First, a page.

In Gonsalves, a BMW salesman, Kenneth Gonsalves, sued defendant Ran Li after a 2008 incident that plaintiff claimed left him with back and neck pain that ultimately required surgery after less intrusive treatments failed to treat his symptoms. In the complaint, Gonsalves claimed that Li negligently accelerated into a turn at an unsafe speed thereby losing control of the vehicle and causing his injuries. Li denied liability, claiming that he lost control of the vehicle when Gonsalves told him to hit the "M" button, which enables the driver to program functions to suit individual preferences including engine response.
During trial, plaintiff called Li as an adverse party witness. Over the defense’s objection, plaintiff’s counsel examined Li in front of the jury as to why he declined to admit during discovery that at the time he began his turn, he was driving “too fast for the conditions.” Li responded “I stand by my admissions that I signed.” At the conclusion of Li’s testimony, the judge—over defense objection—admitted the full sets of the requests for admissions and special interrogatories that asked Li to explain any denials to the requests as well as Li’s responses to both into evidence. In closing argument, plaintiff’s counsel argued to the jury that defendant’s failure to admit in response to requests for admissions is evidence of Li’s failure to take responsibility for plaintiff’s injuries. The jury found in favor of plaintiff (awarding $200,000.00 in economic medical expense damages and $1,000,000.00 in noneconomic damages).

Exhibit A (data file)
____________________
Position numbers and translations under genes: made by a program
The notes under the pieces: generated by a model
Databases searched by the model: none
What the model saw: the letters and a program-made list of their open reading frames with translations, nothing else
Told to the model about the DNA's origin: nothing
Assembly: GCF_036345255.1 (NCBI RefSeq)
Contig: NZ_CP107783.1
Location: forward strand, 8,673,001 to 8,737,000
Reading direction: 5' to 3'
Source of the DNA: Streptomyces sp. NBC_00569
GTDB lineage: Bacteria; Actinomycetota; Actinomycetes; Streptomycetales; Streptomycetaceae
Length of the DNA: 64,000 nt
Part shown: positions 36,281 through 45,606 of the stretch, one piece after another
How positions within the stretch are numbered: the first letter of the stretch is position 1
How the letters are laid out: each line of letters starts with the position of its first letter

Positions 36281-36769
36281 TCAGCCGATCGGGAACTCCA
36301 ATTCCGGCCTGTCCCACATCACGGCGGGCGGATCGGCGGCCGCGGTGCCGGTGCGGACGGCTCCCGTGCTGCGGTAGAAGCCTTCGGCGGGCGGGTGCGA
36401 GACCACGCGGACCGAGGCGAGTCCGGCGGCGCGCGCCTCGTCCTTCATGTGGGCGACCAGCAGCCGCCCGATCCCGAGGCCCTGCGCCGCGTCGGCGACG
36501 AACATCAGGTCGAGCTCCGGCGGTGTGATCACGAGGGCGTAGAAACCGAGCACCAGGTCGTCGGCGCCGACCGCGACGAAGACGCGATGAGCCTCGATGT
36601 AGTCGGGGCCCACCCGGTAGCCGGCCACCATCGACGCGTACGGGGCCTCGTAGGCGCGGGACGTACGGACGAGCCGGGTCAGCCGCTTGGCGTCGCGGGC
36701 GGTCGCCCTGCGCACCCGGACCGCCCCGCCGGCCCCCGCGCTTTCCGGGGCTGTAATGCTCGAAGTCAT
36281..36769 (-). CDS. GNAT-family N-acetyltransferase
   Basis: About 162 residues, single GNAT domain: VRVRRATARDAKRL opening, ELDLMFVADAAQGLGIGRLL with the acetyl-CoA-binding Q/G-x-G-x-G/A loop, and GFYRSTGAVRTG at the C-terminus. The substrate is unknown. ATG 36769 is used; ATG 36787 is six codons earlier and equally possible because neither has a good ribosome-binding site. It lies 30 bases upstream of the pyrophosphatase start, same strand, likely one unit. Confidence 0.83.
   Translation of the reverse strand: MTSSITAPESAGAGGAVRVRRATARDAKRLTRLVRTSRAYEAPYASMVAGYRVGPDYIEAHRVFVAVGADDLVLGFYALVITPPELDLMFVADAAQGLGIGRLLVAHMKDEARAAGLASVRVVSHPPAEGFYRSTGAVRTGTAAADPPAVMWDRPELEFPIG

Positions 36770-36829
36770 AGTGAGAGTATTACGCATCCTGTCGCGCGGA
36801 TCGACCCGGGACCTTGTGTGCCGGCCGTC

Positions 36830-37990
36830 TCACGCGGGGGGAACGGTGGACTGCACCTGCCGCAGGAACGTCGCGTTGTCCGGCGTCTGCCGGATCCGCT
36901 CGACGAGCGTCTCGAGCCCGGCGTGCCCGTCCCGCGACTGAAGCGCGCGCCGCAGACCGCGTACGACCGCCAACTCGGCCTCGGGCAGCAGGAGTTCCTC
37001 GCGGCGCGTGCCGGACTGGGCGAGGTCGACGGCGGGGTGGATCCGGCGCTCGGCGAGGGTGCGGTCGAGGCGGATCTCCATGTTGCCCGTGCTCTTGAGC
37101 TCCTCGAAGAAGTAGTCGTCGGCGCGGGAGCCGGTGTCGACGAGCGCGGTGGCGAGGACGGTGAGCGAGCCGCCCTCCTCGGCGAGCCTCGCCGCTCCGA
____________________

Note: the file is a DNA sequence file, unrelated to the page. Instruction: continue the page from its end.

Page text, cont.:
On appeal, the Court of Appeal stated that the use of responses to requests for admissions, other than admissions themselves, to impeach a party’s credibility is not permissible. The court took issue with the fact that Li was asked to explain “by memory and on the spot” and without the ability to consult with his attorney why he took a legal position. The panel found that the trial court permitted examination of Li which was unfair and prejudicial to him, and erred in admitting those responses into evidence. More generally, the Court of Appeal reaffirmed that “litigation conduct is not relevant evidence at trial in the ordinary case.”
In summary, the Court of Appeal held that a party's denials of requests for admissions are inadmissible at trial where a party's conduct in litigation is not in issue. It follows that a party's denials may not be the subject of cross-examination at trial.
The finding could have potentially significant implications. This decision brings to light the importance of requests for admissions and the caution to be taken when responding and the need to object to attempts to introduce discovery conduct at trial.
Diana P. Lytel
Co-Chair, General Liability Committee | Association of Southern California Defense Counsel